Here in the UK, we only have to go back a couple years to April 2010, when the word on everyone’s lips was Eyjafjallajökull – the ice-covered Icelandic volcano that brought UK and European air traffic to a grinding halt. Less than a year ago, our planet’s ability to shock and awe headed the news once again as the east coast of Japan was bludgeoned by a cataclysmic combination of megaquake and tsunami, resulting – at a quarter of a trillion dollars or so – in the biggest natural-catastrophe bill ever.
Volcanic blasts too can be added to the portfolio of postglacial geological pandemonium; the warming climate being greeted by an unprecedented fiery outburst that wracked Iceland as its frozen carapace dwindled, and against which the recent ashy ejaculation from the island’s most unpronounceable volcano pales.
He speaks of “geological mayhem”.
Through our climate-changing activities we are loading the dice in favour of escalating geological havoc at a time when we can most do without it.
Unless there is a dramatic and completely unexpected turnaround in the way in which the human race manages itself and the planet, then long-term prospects for our civilisation look increasingly grim.
But earthquakes and volcanoes happen without the global warming element, don’t they?
… when energy, water and food resources are coming under ever-growing pressure, and when the debilitating effects of anthropogenic climate change are insinuating themselves increasingly into every nook and cranny of our world and our lives, the last thing we need is for the dozing subterranean giant to awaken.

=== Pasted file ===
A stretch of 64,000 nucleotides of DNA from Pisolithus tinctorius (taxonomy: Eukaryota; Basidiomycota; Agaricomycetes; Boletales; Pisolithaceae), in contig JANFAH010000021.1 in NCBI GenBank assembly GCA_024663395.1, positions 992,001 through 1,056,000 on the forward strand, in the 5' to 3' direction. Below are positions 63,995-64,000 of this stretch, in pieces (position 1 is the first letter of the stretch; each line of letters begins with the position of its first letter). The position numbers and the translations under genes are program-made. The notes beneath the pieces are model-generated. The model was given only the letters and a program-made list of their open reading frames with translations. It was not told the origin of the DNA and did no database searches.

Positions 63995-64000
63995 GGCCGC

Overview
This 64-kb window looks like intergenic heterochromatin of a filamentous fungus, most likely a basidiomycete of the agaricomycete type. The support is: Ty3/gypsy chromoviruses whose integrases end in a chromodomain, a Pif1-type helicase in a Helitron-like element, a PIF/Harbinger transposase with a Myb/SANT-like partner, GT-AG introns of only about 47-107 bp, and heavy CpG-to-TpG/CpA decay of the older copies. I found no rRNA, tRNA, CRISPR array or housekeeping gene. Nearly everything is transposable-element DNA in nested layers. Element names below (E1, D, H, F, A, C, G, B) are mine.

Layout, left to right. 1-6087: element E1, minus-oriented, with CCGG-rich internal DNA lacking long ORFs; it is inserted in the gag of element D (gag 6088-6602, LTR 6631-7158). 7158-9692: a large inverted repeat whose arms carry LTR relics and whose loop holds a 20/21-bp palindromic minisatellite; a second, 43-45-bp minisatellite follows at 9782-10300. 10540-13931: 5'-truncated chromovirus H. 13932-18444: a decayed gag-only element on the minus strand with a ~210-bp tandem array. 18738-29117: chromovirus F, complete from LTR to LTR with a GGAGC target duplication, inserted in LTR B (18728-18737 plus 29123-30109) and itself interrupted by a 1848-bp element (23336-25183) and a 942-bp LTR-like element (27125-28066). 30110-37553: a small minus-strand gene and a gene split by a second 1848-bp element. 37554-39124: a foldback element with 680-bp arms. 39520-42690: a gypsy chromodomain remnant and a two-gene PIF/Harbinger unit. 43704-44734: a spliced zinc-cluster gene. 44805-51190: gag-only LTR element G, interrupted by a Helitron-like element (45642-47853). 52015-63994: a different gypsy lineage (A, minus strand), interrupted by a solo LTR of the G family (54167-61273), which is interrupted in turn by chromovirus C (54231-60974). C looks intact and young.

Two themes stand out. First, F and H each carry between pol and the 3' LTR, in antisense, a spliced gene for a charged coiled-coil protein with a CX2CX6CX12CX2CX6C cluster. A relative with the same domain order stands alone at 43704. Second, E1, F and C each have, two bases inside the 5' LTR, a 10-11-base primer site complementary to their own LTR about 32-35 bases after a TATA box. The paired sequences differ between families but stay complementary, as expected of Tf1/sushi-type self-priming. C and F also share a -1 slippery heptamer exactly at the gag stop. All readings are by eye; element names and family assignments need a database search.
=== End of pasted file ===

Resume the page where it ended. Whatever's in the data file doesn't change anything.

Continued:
How to explain the procession of eminent opinion leaders – some even in our own Royal Society – who advance the tenets of catastrophic global warming? “It is science in the service of politics,” he said.
If Lindzen is right, we will never be able to calculate the trillions that have been spent on the advice of “scientists in the service of politics”.
Simon Carr wonders:
Lindzen says: “Claims that the earth has been warming, that there is a Greenhouse Effect, and that man’s activity have contributed to warming are trivially true but essentially meaningless.”
He said our natural body temperature varies by eight tenths of a degree.
He showed a Boston newspaper weather graphic for a day – it had the actual temperature against a background of the highest and lowest recorded temperature for that day. The difference was as much as 60 degrees F.
When you double CO2 there’s a two per cent change in the “radiation budget”. Yet two billion years ago, the sun was 20 to 30 per cent dimmer – and the planet’s temperature was about the same.
Experts and more experts…